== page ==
Editor's note: This story is part of a series of profiles of notable spring 2021 graduates.
The advice to make lemonade when life gives you lemons certainly applies to how Arizona State University student Alexandra Paul has been managing these last few years.
The former Sarasota, Florida, resident moved to Phoenix three years ago to be nearer to family. It was also around that time that she realized she wanted to become a teacher. She decided on ASU.
"I started my undergraduate in 2018, shortly after having my son and losing my dad suddenly within two months of each other,” she said.
She threw herself into her studies, finding solace and inspiration in being able to soak up knowledge.
“Everything in my program was incredible and I learned so much. I was ready to become a teacher and couldn't wait until I was able to have my own classroom.”
During spring 2020, Paul was finishing her bachelor’s degree in education at ASU, having a ball while student teaching. She also had a job lined up for the next fall; she’d be teaching eighth grade English language arts. Life was good. “I said goodbye to my amazing students when they went on spring break.”
But then: “We never came back.”
While disappointed that she couldn’t finish her semester of classes and student teaching in a traditional way, Paul made the best of the situation and completed her degree that spring. She was also hooked on learning. Since she would be starting her new job virtually anyway, she reasoned, why not work toward another degree, this time online?
“I chose to apply for my master’s so that I could continue learning and being prepared for my students,” Paul said. She may have wondered whether she bit off more than she could chew, but she didn’t give up. “I have pushed myself to the limits this year, being a full time student, full-time mom and full-time, first-year teacher. Even though it was challenging, stressful and not ideal, I'm blessed to have my students, my family and the opportunity to continue my education as a Sun Devil."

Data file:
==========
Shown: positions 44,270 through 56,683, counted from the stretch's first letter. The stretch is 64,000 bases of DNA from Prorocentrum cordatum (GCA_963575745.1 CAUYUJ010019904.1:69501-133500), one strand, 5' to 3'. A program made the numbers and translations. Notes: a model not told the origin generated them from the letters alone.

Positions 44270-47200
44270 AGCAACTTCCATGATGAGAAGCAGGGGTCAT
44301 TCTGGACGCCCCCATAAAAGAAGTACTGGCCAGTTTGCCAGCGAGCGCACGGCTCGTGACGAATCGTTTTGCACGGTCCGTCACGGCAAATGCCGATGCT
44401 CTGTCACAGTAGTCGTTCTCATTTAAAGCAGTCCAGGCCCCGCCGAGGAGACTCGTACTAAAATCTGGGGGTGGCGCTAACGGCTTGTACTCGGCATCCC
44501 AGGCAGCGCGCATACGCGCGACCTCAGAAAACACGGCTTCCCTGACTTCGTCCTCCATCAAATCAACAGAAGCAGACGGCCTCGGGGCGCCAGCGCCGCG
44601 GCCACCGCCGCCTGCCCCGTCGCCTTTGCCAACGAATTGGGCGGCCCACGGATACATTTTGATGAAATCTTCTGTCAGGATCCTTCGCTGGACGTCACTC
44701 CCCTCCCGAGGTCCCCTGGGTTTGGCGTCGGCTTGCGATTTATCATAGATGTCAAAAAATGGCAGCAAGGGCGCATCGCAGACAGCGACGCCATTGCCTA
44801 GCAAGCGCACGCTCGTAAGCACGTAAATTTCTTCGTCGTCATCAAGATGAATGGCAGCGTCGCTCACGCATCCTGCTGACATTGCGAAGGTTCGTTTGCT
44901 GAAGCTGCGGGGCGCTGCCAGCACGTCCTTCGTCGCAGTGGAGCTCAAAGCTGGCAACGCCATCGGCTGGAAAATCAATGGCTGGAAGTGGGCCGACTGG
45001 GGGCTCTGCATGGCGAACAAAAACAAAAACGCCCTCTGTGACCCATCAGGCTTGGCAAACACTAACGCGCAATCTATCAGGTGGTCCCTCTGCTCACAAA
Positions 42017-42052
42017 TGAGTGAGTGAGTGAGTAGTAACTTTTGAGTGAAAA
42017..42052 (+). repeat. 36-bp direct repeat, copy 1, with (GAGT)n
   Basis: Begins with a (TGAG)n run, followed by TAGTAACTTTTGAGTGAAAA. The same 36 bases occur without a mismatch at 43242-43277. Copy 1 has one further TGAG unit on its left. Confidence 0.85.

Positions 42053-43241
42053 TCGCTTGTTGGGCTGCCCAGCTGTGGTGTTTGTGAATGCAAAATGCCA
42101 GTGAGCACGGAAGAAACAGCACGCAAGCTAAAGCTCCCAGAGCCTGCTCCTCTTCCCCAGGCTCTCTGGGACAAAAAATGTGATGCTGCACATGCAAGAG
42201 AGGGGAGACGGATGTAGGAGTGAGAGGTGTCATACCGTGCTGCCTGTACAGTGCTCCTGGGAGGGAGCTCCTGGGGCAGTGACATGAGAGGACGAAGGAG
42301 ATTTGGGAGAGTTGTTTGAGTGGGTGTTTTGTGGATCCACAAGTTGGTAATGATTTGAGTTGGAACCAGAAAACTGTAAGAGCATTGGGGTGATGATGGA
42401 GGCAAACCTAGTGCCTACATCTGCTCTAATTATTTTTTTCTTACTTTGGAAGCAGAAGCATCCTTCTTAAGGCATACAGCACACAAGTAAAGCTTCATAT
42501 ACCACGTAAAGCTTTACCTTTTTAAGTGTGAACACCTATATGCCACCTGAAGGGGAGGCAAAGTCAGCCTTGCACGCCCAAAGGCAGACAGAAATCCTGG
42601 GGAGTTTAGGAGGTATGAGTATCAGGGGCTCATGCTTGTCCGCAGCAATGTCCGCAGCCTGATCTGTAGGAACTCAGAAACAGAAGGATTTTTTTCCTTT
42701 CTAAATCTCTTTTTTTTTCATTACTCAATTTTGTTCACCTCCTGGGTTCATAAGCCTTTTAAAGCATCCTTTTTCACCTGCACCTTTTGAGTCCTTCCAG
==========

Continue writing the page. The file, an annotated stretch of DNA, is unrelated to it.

Paul is earning her second pandemic-era degree this spring: a Master of Arts in English via ASU Online. She’ll also be participating in her second online commencement. She’s not thrilled about another virtual ceremony, but she’s still grateful she can celebrate completing her degree.
“It has been quite an adventure,” she said.
We caught up with Paul while she was catching up with her toddler, to find out a bit more about her two ASU degree stories.
Question: What was your “aha” moment, when you realized you wanted to study in your field?
Answer: My “aha” moment is a little complicated because of previous schooling. I graduated high school in 2010 and immediately went to college for hospitality management. My first semester was met with a lot of tragedy and I tried to push through another year in that program before realizing how hard of a time I was having at that university. I moved away for an internship and took a break from school, just doing classes here and there. When we moved out to Arizona, I decided I should at least get my AA and found out I was only five classes away from earning that degree, so I did. After I earned my degree, I was trying to plan out what I should do, and my parents brought up the fact that I loved kids and English literature and it clicked. I decided that I was going to go into teaching and here I am. I wanted to further my education by going into the MA program because I want to make sure that I can provide as much information and understanding of English and literature to my students.
Q: What’s something you learned while at ASU — in the classroom or otherwise — that surprised you, that changed your perspective?
A: I truly learned so much while being at ASU but I was introduced to how widely spread out English is during my master’s program. I don't have a specific course during this program that surprised me because all of them introduced me to different aspects of English that I never imagined. I was introduced to stories that blew my mind because there were aspects of literature that I had never known about. I was shocked by how far back words went in the English language and how much language changed throughout time. I have been able already to take so many of the skills I have learned from the program and bring them into my own classroom. I can see the difference in myself as a person and in my views about English and literature in the classroom. It's not all about learning the same information that we've been taught; there is so much more that could be taught in the classroom and I hope that we can get to that point eventually.